Saturday, May 29, 2010

bye bye boston

I bet you all can guess why I haven't posted in a week. Today the truck gets packed up and we are headed out on the open road tomorrow morning. It should take us about a week to get to Portland, OR with the route we are taking. I will try to update a couple times along the way. Wish us luck!

A photo of me and the UHaul on our trip from Portland to Boston about three years ago. Here we go again :)

Saturday, May 22, 2010

written artwork - frankenstein

Before a few months ago, the Frankenstein in my head was like this picture. Mean looking...but almost handsome. Tall. Often green. With metal rods coming out of his neck.

Now I think that is just plain weird. Where did this picture come from? Because it is simply nothing like the book. The character in my mind is dumb, the one in the book is smart. The character in my mind walks stiff and slow, the one in the book has super human agility and speed. In my mind he is a monster, in the book he is just lonely.

I fell in love with Mary Shelley's Frankenstein. The story is great, but I think the real reason I love it is because it was so surprising to me. The story was truly nothing like I thought it would be. And that was fun.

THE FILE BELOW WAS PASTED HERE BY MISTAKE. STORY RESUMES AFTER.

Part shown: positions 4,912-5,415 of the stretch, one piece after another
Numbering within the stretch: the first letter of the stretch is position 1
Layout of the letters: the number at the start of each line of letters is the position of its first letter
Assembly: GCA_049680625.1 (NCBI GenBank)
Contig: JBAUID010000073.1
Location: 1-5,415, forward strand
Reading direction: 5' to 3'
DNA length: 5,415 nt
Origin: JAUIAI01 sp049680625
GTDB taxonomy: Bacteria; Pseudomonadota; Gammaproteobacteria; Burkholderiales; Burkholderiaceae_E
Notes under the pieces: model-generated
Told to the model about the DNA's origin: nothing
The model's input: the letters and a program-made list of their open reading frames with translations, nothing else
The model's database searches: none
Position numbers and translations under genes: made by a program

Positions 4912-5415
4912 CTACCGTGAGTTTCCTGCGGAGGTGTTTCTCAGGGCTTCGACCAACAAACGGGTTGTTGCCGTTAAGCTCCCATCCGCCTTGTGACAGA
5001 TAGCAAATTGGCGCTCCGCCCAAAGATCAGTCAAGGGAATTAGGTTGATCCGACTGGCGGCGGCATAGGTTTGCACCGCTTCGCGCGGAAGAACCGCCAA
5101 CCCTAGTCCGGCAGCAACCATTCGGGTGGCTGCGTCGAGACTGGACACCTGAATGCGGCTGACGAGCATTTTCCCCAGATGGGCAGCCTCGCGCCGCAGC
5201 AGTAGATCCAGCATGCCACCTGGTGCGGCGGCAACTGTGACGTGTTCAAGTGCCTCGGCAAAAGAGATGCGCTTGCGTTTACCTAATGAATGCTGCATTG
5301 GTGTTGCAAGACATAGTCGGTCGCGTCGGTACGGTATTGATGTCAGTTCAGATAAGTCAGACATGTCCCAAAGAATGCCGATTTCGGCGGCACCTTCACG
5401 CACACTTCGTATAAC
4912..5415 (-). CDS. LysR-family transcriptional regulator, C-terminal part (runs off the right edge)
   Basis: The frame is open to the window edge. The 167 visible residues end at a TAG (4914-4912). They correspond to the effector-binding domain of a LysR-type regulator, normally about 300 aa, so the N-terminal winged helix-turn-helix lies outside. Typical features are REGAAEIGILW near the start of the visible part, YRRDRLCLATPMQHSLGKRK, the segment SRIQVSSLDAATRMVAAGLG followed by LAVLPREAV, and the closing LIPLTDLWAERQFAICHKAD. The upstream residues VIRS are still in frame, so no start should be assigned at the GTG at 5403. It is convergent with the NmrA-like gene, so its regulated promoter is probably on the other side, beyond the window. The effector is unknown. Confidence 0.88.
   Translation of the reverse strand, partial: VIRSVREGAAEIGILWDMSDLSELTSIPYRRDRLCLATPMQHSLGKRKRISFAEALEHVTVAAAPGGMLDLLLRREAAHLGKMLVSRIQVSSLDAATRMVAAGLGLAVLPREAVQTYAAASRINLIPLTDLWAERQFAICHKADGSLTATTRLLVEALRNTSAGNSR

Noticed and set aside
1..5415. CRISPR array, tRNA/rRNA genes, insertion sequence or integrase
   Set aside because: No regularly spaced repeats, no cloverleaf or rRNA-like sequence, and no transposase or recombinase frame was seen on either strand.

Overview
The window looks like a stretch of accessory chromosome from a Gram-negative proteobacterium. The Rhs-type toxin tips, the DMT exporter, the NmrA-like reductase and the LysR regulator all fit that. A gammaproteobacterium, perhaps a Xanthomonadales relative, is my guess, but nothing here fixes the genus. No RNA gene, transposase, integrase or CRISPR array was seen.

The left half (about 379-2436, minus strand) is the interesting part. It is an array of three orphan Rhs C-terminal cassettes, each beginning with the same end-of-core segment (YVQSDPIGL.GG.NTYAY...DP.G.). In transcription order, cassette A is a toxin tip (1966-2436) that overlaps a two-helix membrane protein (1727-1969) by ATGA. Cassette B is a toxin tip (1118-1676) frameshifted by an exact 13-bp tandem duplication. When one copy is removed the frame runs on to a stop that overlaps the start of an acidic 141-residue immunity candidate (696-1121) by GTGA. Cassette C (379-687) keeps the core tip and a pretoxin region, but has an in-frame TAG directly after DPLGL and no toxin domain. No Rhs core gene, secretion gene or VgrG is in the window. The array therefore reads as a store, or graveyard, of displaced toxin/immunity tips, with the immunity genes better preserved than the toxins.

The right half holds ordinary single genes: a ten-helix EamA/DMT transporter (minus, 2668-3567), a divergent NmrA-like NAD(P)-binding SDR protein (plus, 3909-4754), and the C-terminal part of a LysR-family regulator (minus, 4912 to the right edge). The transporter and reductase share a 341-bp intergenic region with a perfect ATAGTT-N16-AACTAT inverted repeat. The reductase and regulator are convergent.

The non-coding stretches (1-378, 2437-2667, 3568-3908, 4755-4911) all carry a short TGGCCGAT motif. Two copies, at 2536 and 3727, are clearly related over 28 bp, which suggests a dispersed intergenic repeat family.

Instead of being a horror story, Frankenstein is a journey through the human social world. It is about a creature learning what life is. What is hunger. What is speech. What are relationships. What is loneliness. What is acceptance. It is almost like a story of an alien coming to Earth and learning our customs and social practices are. You get to see our way of life through new eyes, and it's very powerful.

This novel is a perfect example of why I want to read these classics. I've heard of the story and I thought I knew the premise. But then I read it and learned why it became a classic in the first place.

A list of what's to come, and what has already been explored.

My Written Artwork Journey Explained
  1. Animal Farm - George Orwell
  2. The Great Gatsby - F. Scott Fitzgerald
  3. Emma - Jane Austen
  4. Wuthering Heights - Emily Bronte
  5. Cat on a Hot Tin Roof - Tennessee Williams
  6. Of Mice and Men - John Steinbeck
  7. Dr. Jekyll & Mr. Hyde - Robert Louis Stevenson
  8. Frankenstein - Mary Shelley
  9. The Canterbury Tales - Geoffrey Chaucer
  10. Les Miserables - Victor Hugo
  11. Nineteen Eighty-four - George Orwell
  12. Death of a Salesman - Arthur Miller